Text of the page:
Fc is 1.5582 N which is equalt to the third force
(Force 2). The direction of Fa is 86 which is the
difference of 266 and 180. The direction of F b is 197
which is the sum of 17 and 180. The direction of F c is
325 which is the sum mof 145 and 180.
Table 3. Equilibrant Forces (Experimental)
Ei

F1

## Results and Discussion

Table 1, 2 and 3 presents all the raw data
gathered from the experiment.

F2

F1

Fi

Magnitude

Direction

F1

1.37494 N

17

F2
F3
F3

Magnitude

Direction

FA

1.22206 N

266

FB

1.37494 N

17

FC

1.5582 N

145

## Table 3 presents the equilibrant forces gathered

using the experimental method. The equilibrant force
is equal in magnitude to the resultant, it is in the
opposite direction because it balances the resultant.
Force A is the combination of force 1 and 2. Force B
is the combination of force 2 and 3. Force C is the
combination of force 1 and 3. The magnitude of F A is
1.22206 N which is equal to the resultant of Fa. The
magnitude of of FB is 1.37494 N which is equal to
the resultant of Fb. The magnitude of FC is 1.5582 N
which is equal to the resultant of Fb. The direction of
FA is 266 which it the opposite of 86. The direction
of FB is 17 which is the opposite of 197. The
direction of FC is 145 which is the opposite of 325.
Table 4. Resultant Forces (Computed)
Ri
Magnitude
F1
Fa
1.297 N
F2
F2
Fb
1.399 N
F3
F1
F3

Fc

1.477 N

Direction
88.276
193.43
326.407

## Table 4 presents the resultant forces gathered

using the component method. The resultant forces
were computed using the two forces by adding their
x- and y-components. The two forces are broken into
their x- and y-components using trigonometry:

FA Ax x Ay y and FB Bx x B y y .

## The resultant force must be in the form a magnitude

and a direction (angle). The resultant (Rx and Ry)
were combined using the Pythagorean theorem since
the components are at right angles to each other.
Using trigonometry gives the angle:

tan

Ry
Rx

## The magnitude of Fa is 1.297 N. The magnitude of Fb

is 1.399 N. The magnitude of Fc is 1.477 N. The
direction of Fa is 88.276. The direction of Fb is
193.43. The direction of Fc is 326.407.
The resultant forces gathered from experimental
and component method have slight differences with
each other. This may indicate that there can be
possible sources of errors in this experiment. For
example, if there was friction in the pulleys, this
would have skewed the measurement by changing
the sum of the forces in the experiment. The mass of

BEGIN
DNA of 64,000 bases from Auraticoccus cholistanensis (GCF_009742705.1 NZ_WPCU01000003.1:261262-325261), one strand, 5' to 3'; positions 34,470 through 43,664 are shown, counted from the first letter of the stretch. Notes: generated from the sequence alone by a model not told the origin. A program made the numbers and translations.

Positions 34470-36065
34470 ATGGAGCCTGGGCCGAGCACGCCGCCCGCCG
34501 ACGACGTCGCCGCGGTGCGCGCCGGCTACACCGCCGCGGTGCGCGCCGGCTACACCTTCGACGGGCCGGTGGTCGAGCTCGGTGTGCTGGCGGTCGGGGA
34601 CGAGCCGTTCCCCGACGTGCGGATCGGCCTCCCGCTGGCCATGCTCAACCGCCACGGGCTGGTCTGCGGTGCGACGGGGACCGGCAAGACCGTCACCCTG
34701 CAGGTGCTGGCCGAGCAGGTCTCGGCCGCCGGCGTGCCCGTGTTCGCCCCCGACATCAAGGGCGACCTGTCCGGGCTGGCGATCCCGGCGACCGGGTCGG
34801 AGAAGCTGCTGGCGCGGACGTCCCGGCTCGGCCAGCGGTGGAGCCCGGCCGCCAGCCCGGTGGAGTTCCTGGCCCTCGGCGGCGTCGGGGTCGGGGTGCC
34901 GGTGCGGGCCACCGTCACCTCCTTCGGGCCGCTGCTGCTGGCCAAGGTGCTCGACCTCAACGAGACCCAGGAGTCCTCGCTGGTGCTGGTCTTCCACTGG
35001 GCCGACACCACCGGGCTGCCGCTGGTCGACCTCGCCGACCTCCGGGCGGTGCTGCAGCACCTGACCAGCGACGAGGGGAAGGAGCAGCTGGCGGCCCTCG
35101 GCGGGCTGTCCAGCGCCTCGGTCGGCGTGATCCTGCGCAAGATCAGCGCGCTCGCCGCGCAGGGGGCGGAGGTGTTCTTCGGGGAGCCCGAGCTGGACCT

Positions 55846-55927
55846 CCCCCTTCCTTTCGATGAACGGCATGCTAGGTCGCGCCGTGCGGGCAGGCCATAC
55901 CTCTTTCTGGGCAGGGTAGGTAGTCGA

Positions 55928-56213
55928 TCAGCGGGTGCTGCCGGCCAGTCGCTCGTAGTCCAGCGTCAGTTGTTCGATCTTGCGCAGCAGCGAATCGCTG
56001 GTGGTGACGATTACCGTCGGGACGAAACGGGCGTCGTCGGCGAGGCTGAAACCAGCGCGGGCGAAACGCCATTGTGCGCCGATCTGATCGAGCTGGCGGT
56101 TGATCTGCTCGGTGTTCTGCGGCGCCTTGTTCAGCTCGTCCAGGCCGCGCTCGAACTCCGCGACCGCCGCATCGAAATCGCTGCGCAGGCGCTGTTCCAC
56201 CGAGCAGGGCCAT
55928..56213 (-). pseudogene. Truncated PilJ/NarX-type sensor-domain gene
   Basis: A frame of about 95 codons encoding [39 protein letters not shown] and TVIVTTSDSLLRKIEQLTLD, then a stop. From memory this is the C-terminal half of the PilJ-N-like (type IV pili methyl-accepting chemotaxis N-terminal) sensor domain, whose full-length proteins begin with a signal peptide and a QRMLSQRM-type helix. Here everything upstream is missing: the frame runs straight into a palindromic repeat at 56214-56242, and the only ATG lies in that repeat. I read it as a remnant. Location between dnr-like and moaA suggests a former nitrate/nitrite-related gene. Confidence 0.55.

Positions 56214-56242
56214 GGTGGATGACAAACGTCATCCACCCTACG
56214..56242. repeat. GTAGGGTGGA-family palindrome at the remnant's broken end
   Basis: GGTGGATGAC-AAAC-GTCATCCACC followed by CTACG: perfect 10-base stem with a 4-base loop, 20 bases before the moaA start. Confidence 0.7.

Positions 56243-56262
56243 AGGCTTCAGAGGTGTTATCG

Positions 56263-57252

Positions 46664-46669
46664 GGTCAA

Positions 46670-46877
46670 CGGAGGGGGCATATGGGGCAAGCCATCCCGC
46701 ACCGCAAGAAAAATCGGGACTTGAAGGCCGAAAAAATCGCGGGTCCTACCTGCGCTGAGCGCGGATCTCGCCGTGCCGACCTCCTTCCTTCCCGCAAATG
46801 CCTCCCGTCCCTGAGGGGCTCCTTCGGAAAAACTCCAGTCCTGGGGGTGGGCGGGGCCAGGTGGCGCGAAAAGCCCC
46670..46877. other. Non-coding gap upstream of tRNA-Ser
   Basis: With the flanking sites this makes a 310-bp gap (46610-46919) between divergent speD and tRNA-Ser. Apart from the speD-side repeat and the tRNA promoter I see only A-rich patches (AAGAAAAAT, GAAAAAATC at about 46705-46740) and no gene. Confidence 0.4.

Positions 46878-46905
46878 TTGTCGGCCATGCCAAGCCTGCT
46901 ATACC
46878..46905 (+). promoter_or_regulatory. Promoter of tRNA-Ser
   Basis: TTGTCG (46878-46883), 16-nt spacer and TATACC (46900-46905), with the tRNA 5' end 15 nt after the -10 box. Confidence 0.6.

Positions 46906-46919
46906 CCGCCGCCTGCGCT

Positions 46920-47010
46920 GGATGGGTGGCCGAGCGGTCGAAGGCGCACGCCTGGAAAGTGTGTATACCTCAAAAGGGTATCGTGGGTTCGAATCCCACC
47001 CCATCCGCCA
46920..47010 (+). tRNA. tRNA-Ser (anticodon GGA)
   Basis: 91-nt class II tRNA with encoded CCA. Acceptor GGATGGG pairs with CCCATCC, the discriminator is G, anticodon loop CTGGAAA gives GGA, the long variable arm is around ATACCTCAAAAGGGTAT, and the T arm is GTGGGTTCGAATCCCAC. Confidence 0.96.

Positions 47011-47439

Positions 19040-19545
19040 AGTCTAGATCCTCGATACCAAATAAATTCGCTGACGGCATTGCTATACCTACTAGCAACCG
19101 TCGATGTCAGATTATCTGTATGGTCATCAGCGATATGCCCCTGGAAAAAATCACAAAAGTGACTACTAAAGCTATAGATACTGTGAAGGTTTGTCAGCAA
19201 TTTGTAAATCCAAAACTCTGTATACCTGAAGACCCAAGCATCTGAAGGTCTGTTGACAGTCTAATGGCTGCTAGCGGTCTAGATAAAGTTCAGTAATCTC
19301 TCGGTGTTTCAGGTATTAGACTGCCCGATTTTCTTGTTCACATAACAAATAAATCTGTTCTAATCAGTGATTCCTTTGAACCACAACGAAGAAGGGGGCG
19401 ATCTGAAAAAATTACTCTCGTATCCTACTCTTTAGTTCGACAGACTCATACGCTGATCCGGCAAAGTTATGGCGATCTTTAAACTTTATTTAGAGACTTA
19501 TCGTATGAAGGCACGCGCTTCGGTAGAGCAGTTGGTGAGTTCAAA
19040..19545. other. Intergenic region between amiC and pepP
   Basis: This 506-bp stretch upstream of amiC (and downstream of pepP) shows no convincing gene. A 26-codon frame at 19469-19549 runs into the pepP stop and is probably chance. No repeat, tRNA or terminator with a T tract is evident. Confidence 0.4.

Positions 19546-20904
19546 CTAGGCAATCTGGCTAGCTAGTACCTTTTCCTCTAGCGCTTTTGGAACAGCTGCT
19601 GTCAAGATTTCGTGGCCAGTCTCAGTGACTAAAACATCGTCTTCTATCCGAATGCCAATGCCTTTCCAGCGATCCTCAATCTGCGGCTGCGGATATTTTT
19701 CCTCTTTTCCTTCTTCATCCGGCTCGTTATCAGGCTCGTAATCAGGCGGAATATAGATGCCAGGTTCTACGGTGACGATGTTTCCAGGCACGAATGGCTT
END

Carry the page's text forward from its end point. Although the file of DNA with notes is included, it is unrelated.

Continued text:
the strings would have done the same as the friction
by changing the sum of the forces which would not
have the same resultant or equilibrant force. If the
strings were not at a 90 degree angle, the resultant for
would also be skewed because the angle measure
determines the force in both the vertical and
horizontal positions. The errors would most be
because of the friction in the pulleys, the mass of the

## strings, and lastly, the direction of forces because

they all effect the calculations in decreasing order.
Conclusion
Force table was used to provide measurements
for the magnitude and direction of the three vectors.
The equilibrant force is equal in magnitude but
opposite in direction to the original resultant force
acting on the object. It is possible that the
computation for the magnitude and direction of the
resultant forces (computed) are closer to the
measurement of the resultant forces (experimental).
Sources of error may include friction in the pulleys,
the mass of the strings and direction of the forces.
These errors lead to small difference of resultant
forces gathered from experimental and component
method.
1.Differentiate the resultant and equilibrant of two
forces.
A resultant is a vector sum of all the individual
vectors that can be determined through adding all the
individual forces together through the use of vector
addition methods. A resultant force would cause a
stationary object to start moving or an object with a
given velocity to speed up or slow down or change
directions such that velocity of the object changes. It
is usually computed by the component method given
two or more known forces. If a resultant force acts on
an object then that object can be brought into
equilibrium by applying an additional force that
exactly balances this resultant. Such a force called
the equilibrant force acting on the object. The
equilibrant force is the negative vector of the
resultant force.
2. If three concurrent forces are in equilibrium, what
is the relation between any one of the other two
forces?
If three concurrent forces are equilibrium any of
them is the equilibrant force of the other two forces.
These have similar magnitude but opposite in
direction and their net force is zero.
3. If two forces with the same magnitude were
exactly in opposite directions, what is the magnitude
and direction of their resultant? What is the
magnitude and direction of their equilibrium?
If two forces with the same magnitude were exactly
in opposite directions, both of the resultant and
equilibrants magnitude is zero and there would be
no direction.
4. Use the component method to find the magnitude
and direction of the concurrent forces given below:
A=2000 N at 0
B=1500 N at 60
C=1000 N at 150
D=3800 N at 225
Given
X-component
Y-component

A=2000 N at 0
B=1500 N at
60
C=1000 N at
150
D=3800 N at
225

2000
750
-866.03
-2687.01

0
1299.04
500
-2687.01

-803.04

-887.97

Polar(-803.04,-887.97)
R=1197.23
=-132.13+360
=227.87
Reference
https://www.reference.com/science/component-method-ph
ysics-df8cb779c549f714#
http://mypages.iit.edu/~krawczyk/phdsza/02conc.htm
http://www.studyphysics.ca/newnotes/20/unit01_kinematic
sdynamics/chp06_vectors/lesson24.htm
http://zonalandeducation.com/mstm/physics/mechanics/vec
tors/findingComponents/findingComponents.htm